The Fostex TE-07 is more than a year old, yet still stands at the summit of the Fostex in-ear lineup. That being said, for a $249 earphone, how does it stack up against its competition?
Fostex TE-07 Review
The TE-07 comes with a carrying case and some eartips – extra small, small, medium, and large. There’s a little bit of literature in the box, too.
These earphones utilized a removable 4 ft (1.2 m) cable. The earpieces, while a little large, are still comfortable. The medium silicon tips fit well, but if you’re a fan of Comply foam tips, you should be able to find a pair that fit this size of headphone.
Type: Balanced armature
Frequency Response: 20Hz – 20kHz
Impedance: 33 ohm
Sensitivity: 95 (at 1kHz, 1mW)
Maximum Input: 5mW
Plug: 3.5mm, 3P mini plug
Cable Length: 1.2m
Accessories: Spare ear tips (XS, S, M, L) and Leather Carrying Case
From the specs, we can tell that the TE-07 offers a fairly standard frequency range of 20-20000 hertz, with a lower sensitivity of just 95 decibels.
The low end on the TE-07, in one word, would be best described as “underperforming.” It’s not particularly detailed, and the bass is loose and ill-controlled. The shallowness of that bass is only outdone by the general lack of control, which results in a sloppy and bleeding low end that muddles with male and female vocals alike.
Where mids are concerned, we start to see an improvement in the sound of this headphone. There’s good detail in there – sometimes bordering on great detail. It does well with some male vocals (the voices of Tom DeLonge and Stevie Nicks stood out as particularly well-handled during my listening session).
Ah, the high end. THIS is where the Fostex TE-07 really excels. While perhaps the slightest bit “bright” sounding, the overall effect is pleasant to euphoric.
The TE-07 offers real soundstage – the space and depth to instruments is freaking amazing. Of course, on tracks with lots of bass, the sound is less articulate in general, and this can greatly impede the soundstage. If you listen to a lot of rock, and especially if your listening to rock that has low-frequency male vocals, you may feel a lack of soundstage. But moving to something with a wider array of instruments (read classical music), I saw a definite sense of space and distance between violins, keyboards, and horns.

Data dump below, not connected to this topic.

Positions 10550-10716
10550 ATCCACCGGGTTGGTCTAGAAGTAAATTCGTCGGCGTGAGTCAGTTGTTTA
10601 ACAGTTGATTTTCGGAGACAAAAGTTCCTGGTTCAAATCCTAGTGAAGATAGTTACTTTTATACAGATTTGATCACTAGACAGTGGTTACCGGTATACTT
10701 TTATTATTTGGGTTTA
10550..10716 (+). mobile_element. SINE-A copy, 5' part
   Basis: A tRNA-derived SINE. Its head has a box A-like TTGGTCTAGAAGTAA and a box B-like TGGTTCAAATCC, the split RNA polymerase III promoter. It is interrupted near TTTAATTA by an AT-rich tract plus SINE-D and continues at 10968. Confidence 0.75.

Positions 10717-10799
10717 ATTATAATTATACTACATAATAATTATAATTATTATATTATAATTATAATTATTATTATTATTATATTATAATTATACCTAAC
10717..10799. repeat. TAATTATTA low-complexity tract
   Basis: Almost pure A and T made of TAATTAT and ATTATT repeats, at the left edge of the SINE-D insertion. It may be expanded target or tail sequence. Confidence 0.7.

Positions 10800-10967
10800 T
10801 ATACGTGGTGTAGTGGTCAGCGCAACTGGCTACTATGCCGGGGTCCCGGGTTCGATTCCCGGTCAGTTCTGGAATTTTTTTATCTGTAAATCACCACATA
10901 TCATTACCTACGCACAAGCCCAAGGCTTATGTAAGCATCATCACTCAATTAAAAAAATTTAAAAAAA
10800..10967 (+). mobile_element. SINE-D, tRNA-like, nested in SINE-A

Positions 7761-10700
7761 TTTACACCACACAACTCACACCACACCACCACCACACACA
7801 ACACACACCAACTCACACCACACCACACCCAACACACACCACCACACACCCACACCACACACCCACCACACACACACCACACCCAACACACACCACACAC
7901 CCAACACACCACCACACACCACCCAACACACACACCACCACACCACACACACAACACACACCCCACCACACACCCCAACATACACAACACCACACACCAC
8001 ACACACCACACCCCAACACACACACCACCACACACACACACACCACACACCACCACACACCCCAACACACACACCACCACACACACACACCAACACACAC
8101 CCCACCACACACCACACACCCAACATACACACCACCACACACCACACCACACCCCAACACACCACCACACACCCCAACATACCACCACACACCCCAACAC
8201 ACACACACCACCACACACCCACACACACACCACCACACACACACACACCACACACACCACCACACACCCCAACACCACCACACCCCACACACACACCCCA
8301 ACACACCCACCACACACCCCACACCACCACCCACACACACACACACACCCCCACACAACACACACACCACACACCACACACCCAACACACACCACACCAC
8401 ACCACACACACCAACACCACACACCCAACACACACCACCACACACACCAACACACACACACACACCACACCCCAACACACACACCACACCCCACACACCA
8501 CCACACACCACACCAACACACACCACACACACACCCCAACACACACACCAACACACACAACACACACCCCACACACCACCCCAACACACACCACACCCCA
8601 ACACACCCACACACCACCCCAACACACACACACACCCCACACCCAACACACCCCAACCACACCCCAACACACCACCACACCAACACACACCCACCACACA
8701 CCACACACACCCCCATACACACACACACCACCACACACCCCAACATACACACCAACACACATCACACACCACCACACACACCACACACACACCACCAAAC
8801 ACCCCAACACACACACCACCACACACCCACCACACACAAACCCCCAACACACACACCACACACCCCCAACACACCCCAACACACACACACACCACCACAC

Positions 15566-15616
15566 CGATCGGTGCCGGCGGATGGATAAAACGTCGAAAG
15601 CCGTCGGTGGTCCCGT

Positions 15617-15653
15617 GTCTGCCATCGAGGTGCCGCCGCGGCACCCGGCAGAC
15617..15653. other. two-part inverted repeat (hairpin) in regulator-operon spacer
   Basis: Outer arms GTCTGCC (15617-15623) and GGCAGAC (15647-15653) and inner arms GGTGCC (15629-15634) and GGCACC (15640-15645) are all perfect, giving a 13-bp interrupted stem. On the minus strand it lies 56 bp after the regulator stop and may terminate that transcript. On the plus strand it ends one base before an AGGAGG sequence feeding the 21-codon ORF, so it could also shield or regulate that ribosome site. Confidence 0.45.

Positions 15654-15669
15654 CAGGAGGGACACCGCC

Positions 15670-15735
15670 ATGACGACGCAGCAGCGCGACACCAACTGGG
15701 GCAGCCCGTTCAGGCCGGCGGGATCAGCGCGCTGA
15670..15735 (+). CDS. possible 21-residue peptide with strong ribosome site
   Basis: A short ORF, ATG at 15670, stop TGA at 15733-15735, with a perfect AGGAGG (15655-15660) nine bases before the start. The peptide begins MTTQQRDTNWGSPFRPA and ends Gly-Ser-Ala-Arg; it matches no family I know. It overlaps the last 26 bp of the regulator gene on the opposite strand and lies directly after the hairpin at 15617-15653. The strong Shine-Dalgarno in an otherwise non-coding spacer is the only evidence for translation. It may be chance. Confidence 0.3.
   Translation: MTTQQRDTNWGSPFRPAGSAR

This headphone is an odd beast, and one that is sure to polarize those who undertake the not-so-easy task of reviewing it. It isn’t the earphone for everyone, and I’d even go so far to say that it is simply an earphone for a very particular someone. If you love classical music, or acoustic, or female vocals, this headphone is very much for you. It’s built well, it’s comfortable, and when paired with these musical tastes, the experience is a very, very pleasant one. Even when compared to earphones that cost $399 or more, it is still a robust performer – for classical, acoustic, or female vocals. The beautiful high end, and a lack of competing low-frequency notes will compensate for this earphones deficient bass, while highlighting the things it is best at.
If you’re after bass, let these headphones go. If you’re after that budget-friendly all-rounder, again, let these headphones go. In both cases, the Fostex TE-07 is not for you. It’s a fantastic headphone for instrumental music – especially when it comes to strings. And female vocals are amazing as well. But where bass and low end-detail are concerned, this headphone kind of screws itself over. Maybe this would change after some burn-in, and I honestly hope it might. And even though it’s not completely unlistenable straight-from-the-box when paired with bassier music, the real application for this earphone lies elsewhere.
You can find the earphones for the best price here:
Audio 46 (Use our promo code, “majorhifi” to get 10% off)